AUSA News: Army Wants Allies in on Future Vertical Lift
WASHINGTON, D.C. — The Army’s team for next-generation helicopters and drones wants to bring more allies into the development process for its major programs, an official said Oct. 10.
The United Kingdom and the Netherlands already have cooperation agreements with the Army, said Maj. Gen. Walter Rugen, director of the future vertical lift cross functional team. But the service is working to secure additional ways to bring its allies into the fold.
“More project agreements are probably in the works, but those are pre-decisional based on senior leadership at the department and the other countries finally agreeing,” Rugen said during the Association of the United States Army annual conference in Washington, D.C.
The United Kingdom and United States signed the program feasibility assessment earlier this year to ensure interoperability between the platforms developed out of future vertical lift — which includes the future long range assault aircraft and the future attack and reconnaissance aircraft — and the U.K.’s future systems.
The Netherlands signed a similar agreement in July.
“Technological cooperation through arrangements like this improves our ability to collectively modernize and increase interoperability ensuring we can train and fight alongside our allies and partners more effectively and efficiently,” said Doug Bush, assistant secretary of the Army for acquisition, logistics and technology in a press release at the time.
The agreements this year lend additional freedom for the United States to provide partners insider information, Rugen noted.
“It gives us the authority to discuss at a higher classification level, our requirements and concepts, and so the info sharing is robust as well with our partners now,” he said.
Australia’s military has an embedded exchange officer in the future vertical lift cross functional team, which has led to “the Aussies working hand in glove with us,” he added.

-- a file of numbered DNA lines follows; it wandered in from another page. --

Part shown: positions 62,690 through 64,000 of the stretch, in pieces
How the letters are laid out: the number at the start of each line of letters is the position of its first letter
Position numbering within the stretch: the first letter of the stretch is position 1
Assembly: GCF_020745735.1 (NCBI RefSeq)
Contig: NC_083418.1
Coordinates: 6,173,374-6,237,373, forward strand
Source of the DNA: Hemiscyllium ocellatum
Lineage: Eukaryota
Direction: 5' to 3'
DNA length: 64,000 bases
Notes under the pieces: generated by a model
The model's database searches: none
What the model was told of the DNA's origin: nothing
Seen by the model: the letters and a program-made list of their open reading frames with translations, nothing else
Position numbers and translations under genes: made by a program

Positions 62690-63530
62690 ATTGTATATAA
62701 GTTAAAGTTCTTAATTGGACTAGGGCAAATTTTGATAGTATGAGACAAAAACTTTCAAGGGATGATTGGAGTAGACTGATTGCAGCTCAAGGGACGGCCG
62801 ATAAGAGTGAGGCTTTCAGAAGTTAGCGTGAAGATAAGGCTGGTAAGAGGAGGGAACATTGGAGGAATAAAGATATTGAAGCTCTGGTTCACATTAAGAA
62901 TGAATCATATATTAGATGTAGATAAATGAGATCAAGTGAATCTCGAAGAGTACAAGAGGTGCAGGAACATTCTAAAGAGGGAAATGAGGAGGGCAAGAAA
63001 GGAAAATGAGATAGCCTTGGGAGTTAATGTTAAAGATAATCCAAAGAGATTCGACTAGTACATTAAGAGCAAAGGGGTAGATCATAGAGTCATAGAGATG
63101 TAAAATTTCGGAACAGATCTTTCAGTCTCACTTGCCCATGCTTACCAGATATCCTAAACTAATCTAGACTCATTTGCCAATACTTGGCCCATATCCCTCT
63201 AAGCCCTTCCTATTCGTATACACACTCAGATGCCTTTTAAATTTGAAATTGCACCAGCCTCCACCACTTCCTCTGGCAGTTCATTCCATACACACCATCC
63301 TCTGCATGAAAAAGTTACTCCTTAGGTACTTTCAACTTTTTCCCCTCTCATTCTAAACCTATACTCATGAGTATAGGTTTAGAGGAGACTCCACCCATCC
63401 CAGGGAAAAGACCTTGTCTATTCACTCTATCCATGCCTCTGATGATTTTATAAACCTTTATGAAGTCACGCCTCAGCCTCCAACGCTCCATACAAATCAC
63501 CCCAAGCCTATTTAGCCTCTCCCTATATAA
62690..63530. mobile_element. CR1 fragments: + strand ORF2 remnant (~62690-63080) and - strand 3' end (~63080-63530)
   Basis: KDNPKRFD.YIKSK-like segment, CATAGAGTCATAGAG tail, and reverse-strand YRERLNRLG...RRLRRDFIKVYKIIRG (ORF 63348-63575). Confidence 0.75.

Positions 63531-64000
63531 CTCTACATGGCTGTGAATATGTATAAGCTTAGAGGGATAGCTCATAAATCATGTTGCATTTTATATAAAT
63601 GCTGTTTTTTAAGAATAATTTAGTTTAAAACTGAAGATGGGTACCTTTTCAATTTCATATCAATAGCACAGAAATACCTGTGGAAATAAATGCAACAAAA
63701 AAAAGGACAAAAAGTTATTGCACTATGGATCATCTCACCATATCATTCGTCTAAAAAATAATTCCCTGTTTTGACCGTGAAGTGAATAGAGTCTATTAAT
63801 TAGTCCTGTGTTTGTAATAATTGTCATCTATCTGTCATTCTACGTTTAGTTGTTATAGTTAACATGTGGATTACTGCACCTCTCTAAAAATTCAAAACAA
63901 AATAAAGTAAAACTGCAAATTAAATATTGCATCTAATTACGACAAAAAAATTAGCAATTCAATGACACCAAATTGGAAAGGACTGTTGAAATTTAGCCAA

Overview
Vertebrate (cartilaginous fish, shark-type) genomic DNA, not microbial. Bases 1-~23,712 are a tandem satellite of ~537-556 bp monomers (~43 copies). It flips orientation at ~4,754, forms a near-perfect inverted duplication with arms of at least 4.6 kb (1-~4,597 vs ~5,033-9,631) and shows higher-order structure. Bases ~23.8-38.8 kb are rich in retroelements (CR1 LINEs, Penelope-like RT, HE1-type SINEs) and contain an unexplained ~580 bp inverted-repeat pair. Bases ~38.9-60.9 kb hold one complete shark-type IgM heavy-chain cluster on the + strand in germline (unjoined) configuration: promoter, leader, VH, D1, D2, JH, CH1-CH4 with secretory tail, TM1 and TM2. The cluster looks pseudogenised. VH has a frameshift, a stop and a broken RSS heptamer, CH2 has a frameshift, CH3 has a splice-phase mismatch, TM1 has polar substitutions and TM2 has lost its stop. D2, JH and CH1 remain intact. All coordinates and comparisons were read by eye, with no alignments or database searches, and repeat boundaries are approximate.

Meanwhile, the Army’s aviation officials were tight-lipped about the progress on the service’s helicopter programs. The decision on the future long range assault aircraft, or FLRAA, is expected in a “relatively short” time period, Rugen said.
While he declined to elaborate further on why the Army is taking an extended time to award a contract for FLRAA, he said he has been “impressed” by what the team has been able to do with additional funding from Congress to reduce risk.
He noted the cross functional team identified the risk with the help of an outside team from the Pentagon.
“They talked about the technologies that we have to really resource at a heavier rate to get the risk down,” he said. “And I've been very pleased with that risk reduction effort.”
The future attack and reconnaissance aircraft, or FARA, program is slowed as competitors await a completed engine for the platform. However, the current continuing resolution and uncertainty about when the Defense Department will have a 2023 budget has some in industry speculating that FARA could be grounded and revisited later in the decade.
After initially facing COVID-19-related supply chain delays, the improved turbine engine program, or ITEP, completed the First Engine to Test for the new T901 engine over the summer, Rugen noted.
While the delivery to FARA competitors may be delayed beyond the end of the year deadline, delivery is not part of the critical path for first flight, Rugen noted.
“So we see opportunity to claw back — if the delay is days, weeks — that we can claw back,” he said.
Topics: Army News